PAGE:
Yet another reason why I really should be a journalist: so that people don't have to read the editorial diarrehea synicated columnist Bridget Johnson turns out week after week.

In her column, "Forget issues -- presidential candidates will have to be hip, funky and fly for '08," Johnson suggests that voters care more about how cool presidential candidates than their positions on political issues.

This column:

  • Demeans the intelligence of average Americans.
  • Is based upon the notion that Americans shape their political priorities by the same criteria demanded to choose high school Homecoming royalty.
  • Is utter bullshit.

While Johnson does cite legitimate examples of candidates reaching out to be cool (appearances on 'The Daily Show,' swanky Web sites and MySpace pages, and staking celebritity endorsements), Johnson fails to connect the synapses and point out how these are just altered tactics of the same, decades-old strategy: connecting to the average American.

"I Like Ike" buttons, national tours by train, televised debates -- all of these marketing methods were meant to connect candidates to average Americans. Now that Average Joe has a MySpace page and trusts Jon Stewart more than Brian Williams, candidates must adapt to remain visible. I actually don't think this makes candidates any more "cool," per say (I'm not suddenly taking style lessons from John McCain), but it does make them more accessible and relatable.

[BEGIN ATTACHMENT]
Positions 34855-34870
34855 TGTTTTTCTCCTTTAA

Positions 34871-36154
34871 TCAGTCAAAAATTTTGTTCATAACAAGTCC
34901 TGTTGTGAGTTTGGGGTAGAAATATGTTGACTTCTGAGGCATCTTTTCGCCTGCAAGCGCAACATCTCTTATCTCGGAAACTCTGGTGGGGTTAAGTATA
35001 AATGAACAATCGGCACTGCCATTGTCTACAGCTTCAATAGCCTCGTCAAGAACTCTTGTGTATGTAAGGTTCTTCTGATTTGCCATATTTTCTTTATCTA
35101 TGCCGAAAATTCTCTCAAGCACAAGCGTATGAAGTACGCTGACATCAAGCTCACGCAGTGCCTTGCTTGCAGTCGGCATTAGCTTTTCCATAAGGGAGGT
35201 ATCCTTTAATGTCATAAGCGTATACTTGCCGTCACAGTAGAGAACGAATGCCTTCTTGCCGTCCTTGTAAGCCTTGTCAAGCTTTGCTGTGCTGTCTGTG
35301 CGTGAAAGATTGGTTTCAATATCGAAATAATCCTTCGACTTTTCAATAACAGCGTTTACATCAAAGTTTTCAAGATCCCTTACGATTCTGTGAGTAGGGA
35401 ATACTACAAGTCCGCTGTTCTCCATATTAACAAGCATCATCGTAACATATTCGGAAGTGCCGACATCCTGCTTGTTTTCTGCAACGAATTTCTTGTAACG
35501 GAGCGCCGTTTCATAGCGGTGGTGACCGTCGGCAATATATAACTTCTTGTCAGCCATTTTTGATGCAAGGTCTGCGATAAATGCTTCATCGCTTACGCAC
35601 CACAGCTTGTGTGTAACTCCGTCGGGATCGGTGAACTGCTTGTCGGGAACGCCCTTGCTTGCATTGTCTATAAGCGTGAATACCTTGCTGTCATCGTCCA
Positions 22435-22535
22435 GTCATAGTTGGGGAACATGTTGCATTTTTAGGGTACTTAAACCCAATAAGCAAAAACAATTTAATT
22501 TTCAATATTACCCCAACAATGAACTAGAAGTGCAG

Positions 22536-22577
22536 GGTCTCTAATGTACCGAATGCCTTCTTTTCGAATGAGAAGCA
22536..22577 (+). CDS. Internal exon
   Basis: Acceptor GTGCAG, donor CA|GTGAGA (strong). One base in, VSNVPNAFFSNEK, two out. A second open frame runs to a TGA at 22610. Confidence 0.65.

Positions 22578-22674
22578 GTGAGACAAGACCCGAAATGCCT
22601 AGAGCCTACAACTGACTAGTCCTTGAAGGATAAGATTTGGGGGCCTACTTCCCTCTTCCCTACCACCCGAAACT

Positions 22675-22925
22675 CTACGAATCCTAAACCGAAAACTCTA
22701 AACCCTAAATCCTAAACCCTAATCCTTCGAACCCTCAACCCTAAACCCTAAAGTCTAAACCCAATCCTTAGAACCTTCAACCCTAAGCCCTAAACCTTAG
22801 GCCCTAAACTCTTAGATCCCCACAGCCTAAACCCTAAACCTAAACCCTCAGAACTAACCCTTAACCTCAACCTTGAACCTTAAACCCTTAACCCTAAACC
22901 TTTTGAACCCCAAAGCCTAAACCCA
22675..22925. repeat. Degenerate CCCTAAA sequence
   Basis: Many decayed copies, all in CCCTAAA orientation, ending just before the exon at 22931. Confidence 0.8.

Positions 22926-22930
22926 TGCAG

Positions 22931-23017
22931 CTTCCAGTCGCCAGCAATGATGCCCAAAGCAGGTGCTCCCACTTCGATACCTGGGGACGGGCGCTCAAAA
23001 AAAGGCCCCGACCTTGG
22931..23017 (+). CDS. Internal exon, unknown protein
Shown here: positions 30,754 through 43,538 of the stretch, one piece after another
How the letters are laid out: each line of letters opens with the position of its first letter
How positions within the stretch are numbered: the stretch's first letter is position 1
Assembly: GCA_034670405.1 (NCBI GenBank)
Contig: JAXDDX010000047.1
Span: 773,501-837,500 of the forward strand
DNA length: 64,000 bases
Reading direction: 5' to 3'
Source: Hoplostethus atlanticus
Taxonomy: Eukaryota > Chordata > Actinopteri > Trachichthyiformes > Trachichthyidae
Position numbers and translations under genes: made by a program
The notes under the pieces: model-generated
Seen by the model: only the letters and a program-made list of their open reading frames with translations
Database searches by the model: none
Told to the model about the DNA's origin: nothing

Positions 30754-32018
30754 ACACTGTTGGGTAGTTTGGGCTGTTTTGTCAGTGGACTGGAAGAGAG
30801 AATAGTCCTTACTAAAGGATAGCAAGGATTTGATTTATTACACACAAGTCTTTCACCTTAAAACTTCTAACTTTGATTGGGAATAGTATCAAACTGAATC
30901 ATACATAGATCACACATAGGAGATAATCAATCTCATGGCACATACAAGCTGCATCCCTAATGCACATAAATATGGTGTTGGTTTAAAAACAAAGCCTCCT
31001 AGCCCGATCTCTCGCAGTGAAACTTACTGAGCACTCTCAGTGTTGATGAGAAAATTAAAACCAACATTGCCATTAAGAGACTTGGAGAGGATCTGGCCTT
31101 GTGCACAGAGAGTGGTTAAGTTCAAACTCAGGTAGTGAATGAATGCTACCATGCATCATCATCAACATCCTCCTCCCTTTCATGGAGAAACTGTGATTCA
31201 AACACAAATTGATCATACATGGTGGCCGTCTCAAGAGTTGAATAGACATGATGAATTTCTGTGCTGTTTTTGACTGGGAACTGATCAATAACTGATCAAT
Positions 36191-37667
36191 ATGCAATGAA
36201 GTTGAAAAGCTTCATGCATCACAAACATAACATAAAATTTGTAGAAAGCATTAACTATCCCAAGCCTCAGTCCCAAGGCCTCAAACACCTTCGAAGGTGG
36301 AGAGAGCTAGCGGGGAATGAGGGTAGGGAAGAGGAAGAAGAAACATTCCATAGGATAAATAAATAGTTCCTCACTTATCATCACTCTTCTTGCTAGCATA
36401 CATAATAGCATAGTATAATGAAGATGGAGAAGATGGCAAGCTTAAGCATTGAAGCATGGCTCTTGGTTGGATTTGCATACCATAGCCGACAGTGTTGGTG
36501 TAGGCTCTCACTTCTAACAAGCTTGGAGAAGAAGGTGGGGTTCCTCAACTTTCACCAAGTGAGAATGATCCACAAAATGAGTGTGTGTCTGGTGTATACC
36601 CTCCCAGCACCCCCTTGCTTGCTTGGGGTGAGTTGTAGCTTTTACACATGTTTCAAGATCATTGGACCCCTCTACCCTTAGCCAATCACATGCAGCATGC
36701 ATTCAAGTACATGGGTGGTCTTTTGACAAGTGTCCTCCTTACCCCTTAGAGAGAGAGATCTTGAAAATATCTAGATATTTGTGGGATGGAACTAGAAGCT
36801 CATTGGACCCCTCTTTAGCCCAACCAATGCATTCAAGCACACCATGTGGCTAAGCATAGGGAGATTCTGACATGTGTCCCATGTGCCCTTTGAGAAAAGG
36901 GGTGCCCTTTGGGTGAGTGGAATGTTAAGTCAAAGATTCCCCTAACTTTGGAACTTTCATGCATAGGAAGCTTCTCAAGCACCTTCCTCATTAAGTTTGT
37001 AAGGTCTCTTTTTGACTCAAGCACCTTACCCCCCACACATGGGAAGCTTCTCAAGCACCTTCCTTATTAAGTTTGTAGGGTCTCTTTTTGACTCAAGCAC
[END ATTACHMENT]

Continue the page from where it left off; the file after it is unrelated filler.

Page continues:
Johnson seems to be distracted by the 24-hour news cycle she contributes to and doesn't step off her hamster wheel to realize that the issues she dismisses in her column, ("Iraq war, gay rights, immigration, Iran, stem cells, yadda yadda") do matter to people who are especially affected by them.

Healthcare matters to people who don't have it. Jessica Simpson appearing at a fundraiser matters to people who don't have the capacity to understand that her endorsement means absolutely nothing to the political landscape of this country. As Matt Wood would say, "Shoot them all and let God sort them out."

Perhaps Johnson should realize that mainstream Americans aren't as dense and celebritized as she is, and have enough stamina to filter through the media blitz to learn about candidates' values and align them with their own to make educated voting decisions.

And if I'm wrong, thank God we have an Electoral College.